Thirty Years Ago Though Carly and Richard insist that historical events have little to do with their religious experience, they explain that if the Guru's mother and brother, who have denounced the Guru [Maharaj Ji] as a playboy, were to come to San Diego, they would not accept them. Carly and Richard, "Guru Maharaj Ji says obstacles are a part of life." Comments are likewise muted about local Marilyn Johnson, the blonde stewardess who, as the Guru's wife, gives satsang. "Her parents, who live in Imperial Beach, they have come to see that she and Guru Maharaj Ji are happy.... No, the parents haven't received knowledge. They come to some of our satsang meetings, and Guru Maharaj Ji comes to visit them in San Diego."
-- "STILL BEAUTIFUL," Jean Hector, May 29, 1975
Twenty-Five Years Ago We're sitting at the bar rail in the officers' club at Twentynine Palms. It's crowded with desert-tanned Marines in camouflage utilities and combat boots. Johnny Paycheck's "Take This Job and Shove It" is playing on the juke. I'm talking with Ron Frazier, the public information officer who's been prepping me on the plan of battle for tomorrow's war game, a "combined-arms exercise." Talk naturally turns to the failed rescue mission in Iran. "If I were the President, I'd give them 48 hours to return our captives, then I'd go in and level the country," Frazier says.
-- "IF THEY WANT TO HAVE A WAR THE MARINES WANT TO FIGHT IT," David Helvarg, May 29, 1980
Twenty Years Ago I am Ninotchka Siderova, a citizen of the Soviet Union. Since I have been in your country I have witnessed many disturbing things. However, none of them could compare to my rage when I read Jonathan Saville's "review" of a recent Tchaikovsky festival ("Quarter Notes," May 23). What gives him or your paper the right to defile the name of the great Tchaikovsky? Obviously Mr. Saville is unaware of the meaning of the word "talent" if he failed to see the genius of Tchaikovsky. When you insult him, you insult Russian culture.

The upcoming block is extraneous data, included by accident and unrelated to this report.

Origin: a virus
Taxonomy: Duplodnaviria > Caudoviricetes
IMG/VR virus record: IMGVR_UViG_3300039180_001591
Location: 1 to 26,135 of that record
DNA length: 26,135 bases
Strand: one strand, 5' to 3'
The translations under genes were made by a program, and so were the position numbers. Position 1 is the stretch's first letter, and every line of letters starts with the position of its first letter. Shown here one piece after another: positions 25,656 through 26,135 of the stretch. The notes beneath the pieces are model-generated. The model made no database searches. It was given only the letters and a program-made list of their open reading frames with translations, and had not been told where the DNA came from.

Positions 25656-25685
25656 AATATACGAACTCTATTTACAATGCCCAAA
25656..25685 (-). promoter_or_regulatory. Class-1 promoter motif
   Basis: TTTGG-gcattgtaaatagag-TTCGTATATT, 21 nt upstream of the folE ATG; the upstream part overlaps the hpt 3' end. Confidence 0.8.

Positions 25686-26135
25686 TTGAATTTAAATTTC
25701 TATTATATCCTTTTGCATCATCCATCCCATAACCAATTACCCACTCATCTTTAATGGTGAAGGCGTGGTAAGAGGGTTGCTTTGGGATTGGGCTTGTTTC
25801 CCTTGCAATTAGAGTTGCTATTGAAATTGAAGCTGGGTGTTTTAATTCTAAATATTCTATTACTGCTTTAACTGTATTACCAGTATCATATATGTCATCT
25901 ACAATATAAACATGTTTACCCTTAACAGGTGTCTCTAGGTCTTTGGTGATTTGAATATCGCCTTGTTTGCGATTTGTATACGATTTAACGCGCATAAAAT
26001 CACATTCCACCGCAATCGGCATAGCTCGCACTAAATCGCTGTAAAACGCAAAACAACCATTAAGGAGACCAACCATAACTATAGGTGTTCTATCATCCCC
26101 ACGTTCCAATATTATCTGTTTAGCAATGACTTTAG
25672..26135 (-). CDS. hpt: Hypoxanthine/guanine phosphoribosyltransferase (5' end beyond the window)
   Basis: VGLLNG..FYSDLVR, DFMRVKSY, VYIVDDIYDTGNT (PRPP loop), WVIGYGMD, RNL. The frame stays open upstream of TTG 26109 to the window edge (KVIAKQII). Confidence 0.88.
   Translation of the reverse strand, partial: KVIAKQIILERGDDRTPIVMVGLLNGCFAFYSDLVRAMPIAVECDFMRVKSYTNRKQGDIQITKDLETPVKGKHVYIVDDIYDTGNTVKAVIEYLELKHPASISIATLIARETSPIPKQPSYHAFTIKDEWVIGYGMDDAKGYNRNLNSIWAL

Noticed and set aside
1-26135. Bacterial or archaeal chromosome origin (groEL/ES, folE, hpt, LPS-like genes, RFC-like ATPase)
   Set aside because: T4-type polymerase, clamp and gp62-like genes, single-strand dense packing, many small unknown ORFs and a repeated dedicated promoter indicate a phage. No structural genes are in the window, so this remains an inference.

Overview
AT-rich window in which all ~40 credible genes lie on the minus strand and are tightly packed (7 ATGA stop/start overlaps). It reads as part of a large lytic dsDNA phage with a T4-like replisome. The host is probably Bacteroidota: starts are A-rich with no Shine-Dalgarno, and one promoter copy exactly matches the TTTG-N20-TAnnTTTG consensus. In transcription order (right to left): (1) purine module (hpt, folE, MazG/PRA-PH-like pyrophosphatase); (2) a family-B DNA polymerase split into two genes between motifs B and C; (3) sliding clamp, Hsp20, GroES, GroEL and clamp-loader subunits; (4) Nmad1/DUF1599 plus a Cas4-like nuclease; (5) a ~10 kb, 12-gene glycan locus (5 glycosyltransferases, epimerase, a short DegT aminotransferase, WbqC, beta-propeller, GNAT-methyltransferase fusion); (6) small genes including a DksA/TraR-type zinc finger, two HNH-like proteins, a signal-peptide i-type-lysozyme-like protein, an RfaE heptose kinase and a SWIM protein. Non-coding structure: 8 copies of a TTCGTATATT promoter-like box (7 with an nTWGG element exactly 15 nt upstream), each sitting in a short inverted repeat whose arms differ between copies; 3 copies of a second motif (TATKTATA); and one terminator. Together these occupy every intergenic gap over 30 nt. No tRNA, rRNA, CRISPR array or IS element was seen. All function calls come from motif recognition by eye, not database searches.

-- LETTERS: "THE NAME OF THE GREAT TCHAIKOVSKY," Ninotchka Siderova, May 30, 1985
Fifteen Years Ago When David Copley, the 38-year-old son of Union publisher Helen Copley, was convicted of his second drunk driving offense last month and ordered to spend two days at the county work camp in Descanso, the newspaper was silent. Even after the San Diego edition of the Los Angeles Times reported the incident two weeks ago, neither the Union nor the Tribune picked up the story, although someone reportedly posted it on the bulletin board in the Union newsroom.
-- CITY LIGHTS: "DAVID UNDER THE INFLUENCE," Matt Potter, May 31, 1990
Ten Years Ago
Once in a great, long while, the Reader hits the high mark. Judith Moore's excellent article on Jan Kerouac is a credit to the paper ("Jack's Heirs Slug It Out," May 18). We find out that the filthy faggot Allen Ginsberg is involved with NAMBLA, a pedophile group. Ginsberg belongs in a maximum-security federal prison. This beast is subhuman. We learn that Jack Kerouac was a lunatic drunk with nothing going for him. There is your cultural revolution, a bunch of weirdo shitheads, puffing on pot and screwing little boys.
-- LETTERS: "MAY THEY BURN IN HELL," Michael Praetorius, May 25, 1995
Five Years Ago During college, I was naïve enough to think that most people were atheists, only they were afraid to say so or were going through the motions of religious faith to please family. My friends, I thought, may believe in the social customs that accompany faith, but they don't believe. To me, evolution and natural law were so sensible and true that I couldn't fathom anyone relinquishing them in favor of theology. Though you'd think that I would have learned in college that something like 95 percent of the people in this country believe in a traditional God, I didn't. I learned this after I graduated, when new acquaintances, girlfriends, and coworkers rubbed against my firm skepticism.
-- SIGHTSEER: "WE LIVE, WE DIE," Justin Wolff, May 25, 2000